I’m a big believer in freedom of choice. This goes for businesses as well. It’s not up to me to tell anyone how to run the business they own or are responsible for. Having said this, I roll my eyes at some of those same people who complain about not finding qualified candidates, yet are responsible for their frustration by requesting outlandish qualifications.
I’ve addressed credential creep before, and also shared with you the stupidest qualification for an entry-level position, but I never took it up with the hiring company before. Well, not until this morning.
I came across the following job opening on Indeed (look at the embedded image. I’ve blotted out the company name because it’s not about starting a shame campaign), and maybe it was the cold weather getting me down or the amount of time I’ve been out of full-time work that prompted me to ask the company about the qualifications in an Email. I wasn’t rude in my Email, but I didn’t mince words either:
“I am writing to ask why do you feel it is necessary to have experience for a housecleaning job.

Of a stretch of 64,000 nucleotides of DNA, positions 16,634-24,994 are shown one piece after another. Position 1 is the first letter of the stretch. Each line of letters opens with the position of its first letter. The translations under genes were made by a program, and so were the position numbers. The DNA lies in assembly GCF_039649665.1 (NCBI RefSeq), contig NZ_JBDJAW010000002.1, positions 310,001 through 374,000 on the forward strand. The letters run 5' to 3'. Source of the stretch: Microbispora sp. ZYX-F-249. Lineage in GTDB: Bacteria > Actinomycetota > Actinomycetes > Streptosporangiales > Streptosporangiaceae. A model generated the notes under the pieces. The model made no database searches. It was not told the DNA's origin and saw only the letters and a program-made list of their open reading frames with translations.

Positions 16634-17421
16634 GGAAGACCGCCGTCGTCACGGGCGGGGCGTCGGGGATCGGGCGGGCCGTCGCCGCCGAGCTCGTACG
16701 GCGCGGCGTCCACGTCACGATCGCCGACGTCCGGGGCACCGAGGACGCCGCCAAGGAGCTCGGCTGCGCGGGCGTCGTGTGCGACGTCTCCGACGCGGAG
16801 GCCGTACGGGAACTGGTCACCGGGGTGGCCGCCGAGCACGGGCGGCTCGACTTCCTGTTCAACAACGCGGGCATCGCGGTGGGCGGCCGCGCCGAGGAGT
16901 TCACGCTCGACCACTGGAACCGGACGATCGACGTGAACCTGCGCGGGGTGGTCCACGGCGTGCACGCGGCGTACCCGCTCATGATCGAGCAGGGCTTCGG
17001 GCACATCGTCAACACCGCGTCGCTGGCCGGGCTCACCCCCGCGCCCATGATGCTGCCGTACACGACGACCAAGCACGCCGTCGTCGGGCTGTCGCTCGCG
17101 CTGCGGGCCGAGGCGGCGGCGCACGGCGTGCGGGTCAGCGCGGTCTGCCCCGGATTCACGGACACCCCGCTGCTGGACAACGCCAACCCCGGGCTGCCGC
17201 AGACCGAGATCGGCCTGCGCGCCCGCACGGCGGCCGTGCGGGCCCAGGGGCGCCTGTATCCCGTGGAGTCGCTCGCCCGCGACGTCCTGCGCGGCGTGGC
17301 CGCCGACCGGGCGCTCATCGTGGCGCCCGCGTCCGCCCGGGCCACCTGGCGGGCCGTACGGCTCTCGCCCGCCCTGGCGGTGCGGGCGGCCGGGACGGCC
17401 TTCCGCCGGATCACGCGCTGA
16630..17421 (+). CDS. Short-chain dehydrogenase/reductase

I mean, really: this is not rocket science. It does not take a lot of brains to clean windows, mop floors, scrub toilets, do laundry, vacuum carpets, dust furniture, disinfect kitchen sinks, polish chrome, etc.
It does not take a lot of time to train someone to houseclean. In fact, most people who were raised properly know how to houseclean. If you were asking for someone to own their own car or van, I’ll agree. But experience in housecleaning? Again, really?
If you must insist on experience, I lived alone in an apartment for 24 years before moving out. Not thrown out because I’m a dirty sloppy pig, but moved out of an apartment I kept clean, by myself, nearly every Sunday. There you go, I’m qualified.
Look, this is your business and you can run it any way you want. We live in a open democratic society, and I’m big on freedom of choice. What you are doing, however, is shutting out hardworking young people and new immigrants who want to get started but are having trouble finding a job. I think (company name).can play a leadership role by helping people like these. I’m disappointed that your business has chosen to do the opposite.
Not exactly career-coach recommended, but it’s my right to ask the question most job seekers always wanted to ask. You know, that freedom of choice thing I mentioned before.
If I get any replies, I’ll share them in this blog post.
Thanks for reading!